At the Threshold of a Leadership Transition: What’s on the Other Side?

Consulting with nonprofits on strategic planning and organizational development, I’ve seen how succession planning has emerged as a very important task for the board and executive leadership. Succession planning involves developing talent within an organization to assume higher levels of responsibility, as well as identifying a plan for seamless continuity when the executive director/CEO leaves.

When an organization has a succession plan in place, stakeholders tend to feel confident that come what may, they will be prepared. In reality, however, when a nonprofit board of directors is faced with an executive leadership transition, they cross a threshold into uncharted territory.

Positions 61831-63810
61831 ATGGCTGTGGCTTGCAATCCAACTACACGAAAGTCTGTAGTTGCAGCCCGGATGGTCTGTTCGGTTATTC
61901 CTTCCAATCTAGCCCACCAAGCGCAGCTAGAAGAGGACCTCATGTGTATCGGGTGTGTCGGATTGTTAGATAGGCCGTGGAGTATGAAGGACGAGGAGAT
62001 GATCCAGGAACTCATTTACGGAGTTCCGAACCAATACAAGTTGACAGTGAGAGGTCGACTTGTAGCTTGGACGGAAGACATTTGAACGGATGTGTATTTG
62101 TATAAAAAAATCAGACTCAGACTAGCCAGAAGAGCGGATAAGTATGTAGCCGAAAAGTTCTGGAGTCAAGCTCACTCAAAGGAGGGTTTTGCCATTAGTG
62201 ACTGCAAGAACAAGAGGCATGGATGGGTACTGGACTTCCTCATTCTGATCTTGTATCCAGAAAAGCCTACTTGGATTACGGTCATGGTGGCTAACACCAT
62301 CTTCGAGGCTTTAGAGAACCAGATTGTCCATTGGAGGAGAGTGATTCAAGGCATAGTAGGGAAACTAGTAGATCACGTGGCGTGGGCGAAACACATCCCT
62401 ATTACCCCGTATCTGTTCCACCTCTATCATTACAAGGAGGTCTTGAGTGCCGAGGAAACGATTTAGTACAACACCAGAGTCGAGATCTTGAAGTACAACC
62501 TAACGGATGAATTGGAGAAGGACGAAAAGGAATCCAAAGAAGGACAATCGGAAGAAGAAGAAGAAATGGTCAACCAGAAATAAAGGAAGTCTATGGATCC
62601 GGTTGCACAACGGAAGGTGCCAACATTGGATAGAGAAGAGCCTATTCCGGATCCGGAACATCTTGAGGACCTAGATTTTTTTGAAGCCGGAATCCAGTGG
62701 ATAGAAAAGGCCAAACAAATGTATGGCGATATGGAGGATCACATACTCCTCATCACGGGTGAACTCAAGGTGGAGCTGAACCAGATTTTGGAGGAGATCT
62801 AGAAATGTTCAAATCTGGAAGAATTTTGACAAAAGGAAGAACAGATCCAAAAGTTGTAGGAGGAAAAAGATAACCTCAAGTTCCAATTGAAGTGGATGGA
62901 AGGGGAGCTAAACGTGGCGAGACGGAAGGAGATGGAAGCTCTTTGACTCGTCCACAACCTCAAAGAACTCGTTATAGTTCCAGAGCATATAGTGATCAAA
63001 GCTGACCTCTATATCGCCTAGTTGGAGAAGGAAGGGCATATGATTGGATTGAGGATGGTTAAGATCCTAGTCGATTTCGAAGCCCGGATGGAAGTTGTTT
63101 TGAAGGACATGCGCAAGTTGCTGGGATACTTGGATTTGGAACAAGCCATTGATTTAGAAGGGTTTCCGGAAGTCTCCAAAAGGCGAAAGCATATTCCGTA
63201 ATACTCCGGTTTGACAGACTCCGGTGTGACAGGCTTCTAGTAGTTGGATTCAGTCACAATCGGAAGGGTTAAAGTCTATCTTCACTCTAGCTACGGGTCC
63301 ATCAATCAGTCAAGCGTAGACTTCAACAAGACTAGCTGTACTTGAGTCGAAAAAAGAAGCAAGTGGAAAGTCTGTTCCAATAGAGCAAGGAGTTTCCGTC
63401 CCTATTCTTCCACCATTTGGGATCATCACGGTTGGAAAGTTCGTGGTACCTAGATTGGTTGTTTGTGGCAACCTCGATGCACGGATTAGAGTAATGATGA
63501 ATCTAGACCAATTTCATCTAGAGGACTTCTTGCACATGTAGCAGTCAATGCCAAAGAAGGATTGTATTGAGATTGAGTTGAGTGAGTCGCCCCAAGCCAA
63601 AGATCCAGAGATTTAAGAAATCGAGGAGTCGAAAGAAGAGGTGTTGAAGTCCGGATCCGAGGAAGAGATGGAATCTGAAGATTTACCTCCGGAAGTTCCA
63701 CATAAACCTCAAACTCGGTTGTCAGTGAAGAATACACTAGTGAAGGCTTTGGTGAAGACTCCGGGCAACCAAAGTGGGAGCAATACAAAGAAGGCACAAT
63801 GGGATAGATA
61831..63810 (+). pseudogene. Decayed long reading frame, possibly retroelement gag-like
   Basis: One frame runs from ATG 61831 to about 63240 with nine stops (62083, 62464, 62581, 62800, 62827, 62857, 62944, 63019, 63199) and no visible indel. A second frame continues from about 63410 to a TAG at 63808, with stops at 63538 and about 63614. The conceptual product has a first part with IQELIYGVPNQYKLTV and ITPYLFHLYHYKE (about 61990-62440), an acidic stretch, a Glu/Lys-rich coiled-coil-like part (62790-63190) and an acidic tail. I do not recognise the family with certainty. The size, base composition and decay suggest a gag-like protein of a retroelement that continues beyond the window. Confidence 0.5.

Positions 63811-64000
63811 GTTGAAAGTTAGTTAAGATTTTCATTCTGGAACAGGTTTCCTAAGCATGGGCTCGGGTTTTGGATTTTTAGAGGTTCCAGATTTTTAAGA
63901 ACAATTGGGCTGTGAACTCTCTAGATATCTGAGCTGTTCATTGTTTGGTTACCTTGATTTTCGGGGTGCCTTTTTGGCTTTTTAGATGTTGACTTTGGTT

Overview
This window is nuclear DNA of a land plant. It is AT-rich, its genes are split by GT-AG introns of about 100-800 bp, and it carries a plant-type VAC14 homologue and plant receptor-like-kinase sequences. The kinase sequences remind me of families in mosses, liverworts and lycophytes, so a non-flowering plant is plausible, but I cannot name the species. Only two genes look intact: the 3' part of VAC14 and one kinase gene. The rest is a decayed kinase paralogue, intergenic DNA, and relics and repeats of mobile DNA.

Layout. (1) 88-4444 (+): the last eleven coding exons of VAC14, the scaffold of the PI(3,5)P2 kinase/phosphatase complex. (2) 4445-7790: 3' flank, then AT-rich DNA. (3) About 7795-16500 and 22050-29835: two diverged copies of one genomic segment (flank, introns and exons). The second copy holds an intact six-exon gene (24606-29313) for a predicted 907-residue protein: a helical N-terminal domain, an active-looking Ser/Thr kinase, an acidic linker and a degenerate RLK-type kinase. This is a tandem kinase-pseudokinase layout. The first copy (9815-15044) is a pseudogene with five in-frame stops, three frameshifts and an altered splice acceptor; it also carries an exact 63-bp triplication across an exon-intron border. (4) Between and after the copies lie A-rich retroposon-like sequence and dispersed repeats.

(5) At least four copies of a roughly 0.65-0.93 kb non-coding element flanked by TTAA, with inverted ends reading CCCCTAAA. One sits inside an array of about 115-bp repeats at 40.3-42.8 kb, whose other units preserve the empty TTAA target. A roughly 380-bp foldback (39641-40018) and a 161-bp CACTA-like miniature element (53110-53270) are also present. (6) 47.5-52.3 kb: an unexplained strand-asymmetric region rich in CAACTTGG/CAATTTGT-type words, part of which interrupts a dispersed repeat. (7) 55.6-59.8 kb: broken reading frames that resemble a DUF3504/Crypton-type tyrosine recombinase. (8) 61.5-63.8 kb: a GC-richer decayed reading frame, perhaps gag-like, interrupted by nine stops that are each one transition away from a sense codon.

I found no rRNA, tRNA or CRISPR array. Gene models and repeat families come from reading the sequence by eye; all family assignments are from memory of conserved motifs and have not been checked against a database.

A Case Against Playing Good Cop, Bad Cop with the Board

Bad news is a fact of life, including organizational life, and it can be difficult to deliver. There are times, for example, when budgets are tight and the staff needs to be cut, is asked to take voluntary furloughs, or must accept delayed paychecks. Or, services or hours of operation need to be cut back.

It can be tempting to blame these unpleasant decisions on the board, since the board may be a mysterious, unseen reality that staff rarely encounter.

But avoid this temptation. Don’t throw your board under the bus when you have to deliver bad or disappointing news to your staff. Own being the executive leader – the good and the not so good of it. Be honest. Your staff can take it and will respect you for it. So will your board.

When you blame a difficult decision on the board, you drive a wedge between the two constituencies that are vital to your organization’s success and, perhaps, to your own personal success. In some organizations, the staff and board don’t know each other very well. In your leadership role, you can foster mutual trust.